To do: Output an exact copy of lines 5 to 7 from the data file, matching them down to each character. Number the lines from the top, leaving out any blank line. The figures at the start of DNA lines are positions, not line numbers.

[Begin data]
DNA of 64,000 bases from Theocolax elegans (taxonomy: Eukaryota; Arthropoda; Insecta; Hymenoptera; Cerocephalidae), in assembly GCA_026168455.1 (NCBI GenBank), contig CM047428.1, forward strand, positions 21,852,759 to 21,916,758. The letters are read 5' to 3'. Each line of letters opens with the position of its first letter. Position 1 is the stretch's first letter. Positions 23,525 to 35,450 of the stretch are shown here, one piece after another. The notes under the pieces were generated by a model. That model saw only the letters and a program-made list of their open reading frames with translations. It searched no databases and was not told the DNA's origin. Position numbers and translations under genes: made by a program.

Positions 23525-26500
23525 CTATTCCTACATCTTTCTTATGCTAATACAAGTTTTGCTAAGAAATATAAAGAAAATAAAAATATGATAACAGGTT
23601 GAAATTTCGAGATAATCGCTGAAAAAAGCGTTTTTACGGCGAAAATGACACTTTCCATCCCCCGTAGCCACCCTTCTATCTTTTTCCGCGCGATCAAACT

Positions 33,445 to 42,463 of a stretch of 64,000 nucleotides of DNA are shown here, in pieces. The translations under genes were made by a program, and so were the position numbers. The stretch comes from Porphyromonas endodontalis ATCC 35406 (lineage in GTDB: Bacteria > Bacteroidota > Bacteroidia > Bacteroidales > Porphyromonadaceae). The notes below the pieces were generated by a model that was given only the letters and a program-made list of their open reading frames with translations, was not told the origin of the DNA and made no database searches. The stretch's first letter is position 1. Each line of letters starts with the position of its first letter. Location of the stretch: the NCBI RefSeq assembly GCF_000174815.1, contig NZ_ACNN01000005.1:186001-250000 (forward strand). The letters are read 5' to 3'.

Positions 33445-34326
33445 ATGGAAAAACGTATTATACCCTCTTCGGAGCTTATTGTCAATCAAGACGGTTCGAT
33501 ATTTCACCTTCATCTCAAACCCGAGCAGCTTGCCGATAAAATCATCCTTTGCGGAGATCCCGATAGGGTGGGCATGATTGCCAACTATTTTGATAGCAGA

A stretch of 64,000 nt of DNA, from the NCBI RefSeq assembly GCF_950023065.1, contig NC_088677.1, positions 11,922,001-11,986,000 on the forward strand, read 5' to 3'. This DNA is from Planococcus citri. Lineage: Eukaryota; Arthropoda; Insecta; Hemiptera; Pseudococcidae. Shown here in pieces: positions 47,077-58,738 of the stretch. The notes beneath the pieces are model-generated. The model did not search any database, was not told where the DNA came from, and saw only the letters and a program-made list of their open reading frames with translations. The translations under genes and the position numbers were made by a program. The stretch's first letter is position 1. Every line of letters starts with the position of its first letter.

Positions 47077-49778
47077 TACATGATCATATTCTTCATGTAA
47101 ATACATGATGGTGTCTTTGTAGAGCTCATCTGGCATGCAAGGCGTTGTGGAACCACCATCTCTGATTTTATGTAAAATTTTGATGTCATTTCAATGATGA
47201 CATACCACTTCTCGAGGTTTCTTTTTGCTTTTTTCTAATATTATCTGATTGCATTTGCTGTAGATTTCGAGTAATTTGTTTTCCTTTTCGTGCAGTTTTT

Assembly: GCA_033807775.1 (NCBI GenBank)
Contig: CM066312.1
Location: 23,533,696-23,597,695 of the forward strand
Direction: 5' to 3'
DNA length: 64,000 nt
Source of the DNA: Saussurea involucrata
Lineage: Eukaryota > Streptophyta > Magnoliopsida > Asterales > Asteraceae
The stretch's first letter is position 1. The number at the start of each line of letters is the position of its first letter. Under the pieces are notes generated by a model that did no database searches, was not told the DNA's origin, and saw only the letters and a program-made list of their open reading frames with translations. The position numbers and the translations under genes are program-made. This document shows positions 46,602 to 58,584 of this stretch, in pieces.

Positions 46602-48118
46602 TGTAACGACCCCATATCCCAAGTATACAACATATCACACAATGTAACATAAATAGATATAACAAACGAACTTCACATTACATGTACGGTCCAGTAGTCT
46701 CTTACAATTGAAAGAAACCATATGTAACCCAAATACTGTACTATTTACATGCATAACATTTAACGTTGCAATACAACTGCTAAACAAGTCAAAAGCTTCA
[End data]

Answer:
Positions 33,445 to 42,463 of a stretch of 64,000 nucleotides of DNA are shown here, in pieces. The translations under genes were made by a program, and so were the position numbers. The stretch comes from Porphyromonas endodontalis ATCC 35406 (lineage in GTDB: Bacteria > Bacteroidota > Bacteroidia > Bacteroidales > Porphyromonadaceae). The notes below the pieces were generated by a model that was given only the letters and a program-made list of their open reading frames with translations, was not told the origin of the DNA and made no database searches. The stretch's first letter is position 1. Each line of letters starts with the position of its first letter. Location of the stretch: the NCBI RefSeq assembly GCF_000174815.1, contig NZ_ACNN01000005.1:186001-250000 (forward strand). The letters are read 5' to 3'.

Positions 33445-34326
33445 ATGGAAAAACGTATTATACCCTCTTCGGAGCTTATTGTCAATCAAGACGGTTCGAT